Are you looking forward to playing smaller venues, because your last tour was with Lacuna Coil at bigger places?
D: Yeah I like it being more intimate. I don’t like it being overly fucking hot, which it will be! We’re looking forward to the tour in general- it will be a lot of fun. We’ve got, funnily enough, Cradle of Filth’s old keyboardist Lector as tour manager, so we’ve got the entire route in plan. This one’s gonna be very hands on, from actually sourcing bands ourselves, the venues, so it’s a labour of love.
So, Devolution is an independently printed small magazine, what is your opinion on small magazines and the printed press? Do you think there’s still a need for them?
D: Yeah I do! I always have this argument with people, but I started reading, just in the studio I saw this thing on Amazon that said, ‘We’re doing this month’s trail for this Kindle app’, so I thought ‘Ok I’ll try it out’, and I read a load of horror books you can’t get, I read them pretty quickly, and it just gave me a headache! I finished the month, but no I prefer books. I like books and it’s the same for magazines, the same for albums- I know I’m probably depleting the world’s resources with vinyl and CDs and paper, but as long as it’s sustainable it doesn’t really matter, does it. I think it gives things value- when you have a CD, you appreciate it way more than an MP3. The same goes for printed (magazines).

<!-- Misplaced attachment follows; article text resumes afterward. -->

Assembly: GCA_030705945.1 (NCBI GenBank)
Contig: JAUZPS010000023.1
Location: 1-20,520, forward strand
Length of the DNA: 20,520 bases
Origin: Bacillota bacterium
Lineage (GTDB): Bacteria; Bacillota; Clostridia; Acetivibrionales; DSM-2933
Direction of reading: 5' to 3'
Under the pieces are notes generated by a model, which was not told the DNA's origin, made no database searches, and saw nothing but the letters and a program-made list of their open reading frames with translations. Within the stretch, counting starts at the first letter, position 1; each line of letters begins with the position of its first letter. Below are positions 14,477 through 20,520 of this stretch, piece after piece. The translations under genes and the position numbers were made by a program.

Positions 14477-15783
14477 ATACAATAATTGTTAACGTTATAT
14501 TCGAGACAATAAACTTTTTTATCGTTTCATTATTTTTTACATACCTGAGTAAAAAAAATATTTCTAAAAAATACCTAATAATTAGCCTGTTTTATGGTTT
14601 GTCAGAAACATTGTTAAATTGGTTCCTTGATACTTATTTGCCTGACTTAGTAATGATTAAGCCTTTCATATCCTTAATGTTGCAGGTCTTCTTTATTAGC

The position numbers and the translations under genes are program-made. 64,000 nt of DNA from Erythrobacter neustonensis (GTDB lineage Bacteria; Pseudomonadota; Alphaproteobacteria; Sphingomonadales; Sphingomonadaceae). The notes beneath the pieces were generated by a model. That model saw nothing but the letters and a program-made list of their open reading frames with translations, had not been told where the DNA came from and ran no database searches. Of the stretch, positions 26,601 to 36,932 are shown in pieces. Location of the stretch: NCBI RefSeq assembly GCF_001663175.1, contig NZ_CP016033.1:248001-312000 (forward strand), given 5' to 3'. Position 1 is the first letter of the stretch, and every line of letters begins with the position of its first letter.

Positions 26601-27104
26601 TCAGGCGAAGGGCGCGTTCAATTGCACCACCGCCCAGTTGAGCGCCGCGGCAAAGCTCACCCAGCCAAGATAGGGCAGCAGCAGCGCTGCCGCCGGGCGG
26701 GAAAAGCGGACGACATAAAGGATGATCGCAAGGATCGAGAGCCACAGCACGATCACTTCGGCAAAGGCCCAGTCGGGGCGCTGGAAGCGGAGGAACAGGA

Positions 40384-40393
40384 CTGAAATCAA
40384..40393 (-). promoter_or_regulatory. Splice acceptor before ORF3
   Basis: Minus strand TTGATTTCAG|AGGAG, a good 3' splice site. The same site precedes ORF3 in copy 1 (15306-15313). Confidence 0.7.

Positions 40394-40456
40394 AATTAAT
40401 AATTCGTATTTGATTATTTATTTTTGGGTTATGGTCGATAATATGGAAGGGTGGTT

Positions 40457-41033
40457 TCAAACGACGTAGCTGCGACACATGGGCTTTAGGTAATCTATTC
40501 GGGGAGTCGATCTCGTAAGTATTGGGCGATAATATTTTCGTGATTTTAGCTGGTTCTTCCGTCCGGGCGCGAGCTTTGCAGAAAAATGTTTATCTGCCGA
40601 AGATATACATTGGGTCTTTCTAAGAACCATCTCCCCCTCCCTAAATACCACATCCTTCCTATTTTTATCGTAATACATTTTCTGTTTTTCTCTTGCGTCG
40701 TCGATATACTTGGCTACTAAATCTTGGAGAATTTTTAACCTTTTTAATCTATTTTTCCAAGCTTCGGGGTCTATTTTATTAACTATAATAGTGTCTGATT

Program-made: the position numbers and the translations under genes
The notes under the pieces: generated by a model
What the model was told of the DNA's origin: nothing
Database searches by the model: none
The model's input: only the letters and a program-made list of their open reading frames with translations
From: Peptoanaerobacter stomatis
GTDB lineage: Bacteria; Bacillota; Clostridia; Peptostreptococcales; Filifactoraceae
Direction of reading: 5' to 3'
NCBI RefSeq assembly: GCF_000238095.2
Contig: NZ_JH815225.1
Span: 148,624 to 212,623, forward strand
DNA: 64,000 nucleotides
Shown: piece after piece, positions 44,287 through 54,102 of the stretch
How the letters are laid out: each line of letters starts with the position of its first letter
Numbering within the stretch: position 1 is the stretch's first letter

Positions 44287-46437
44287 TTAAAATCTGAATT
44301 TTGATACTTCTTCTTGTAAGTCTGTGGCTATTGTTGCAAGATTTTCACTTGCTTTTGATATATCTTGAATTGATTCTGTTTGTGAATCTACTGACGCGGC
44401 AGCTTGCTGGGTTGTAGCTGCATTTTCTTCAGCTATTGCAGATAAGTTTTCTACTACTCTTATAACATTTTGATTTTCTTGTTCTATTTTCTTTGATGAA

L: I like the way it’s carefully laid out when you’ve got a magazine, same with newspapers. I like opening it up and seeing the way it’s laid out- there’s a lot of creativity in there.
D: I mean you can get that with digital books, but it’s a different experience. When I was young, I had my own skateboard magazine, it only went out to about 100 people, they all bought it, and looking back it was awful (laughs).
I suppose in the early days of Cradle, fanzines were very important?
D: Well that was all there was- printed fanzines! I used to draw front covers for loads of magazines in exchange for, you know, ‘we’ll give you a good review’ (laughs). And I liked it because it got my name about.
Changing the subject a little, Dani, if you could play God for a day, what would be on your list of things to eradicate from the world?
D: I’d get rid of Donald Trump for a start, and there are a lot of things I’d get rid of that I wouldn’t actually come out in public and say, I’d cause too much trouble. Just annoying things, it probably, in the grand scheme of things, wouldn’t add up to a huge amount of good, but it would be good for me (laughs).
Interview By Jarod Lawley
Images By Graham Hilling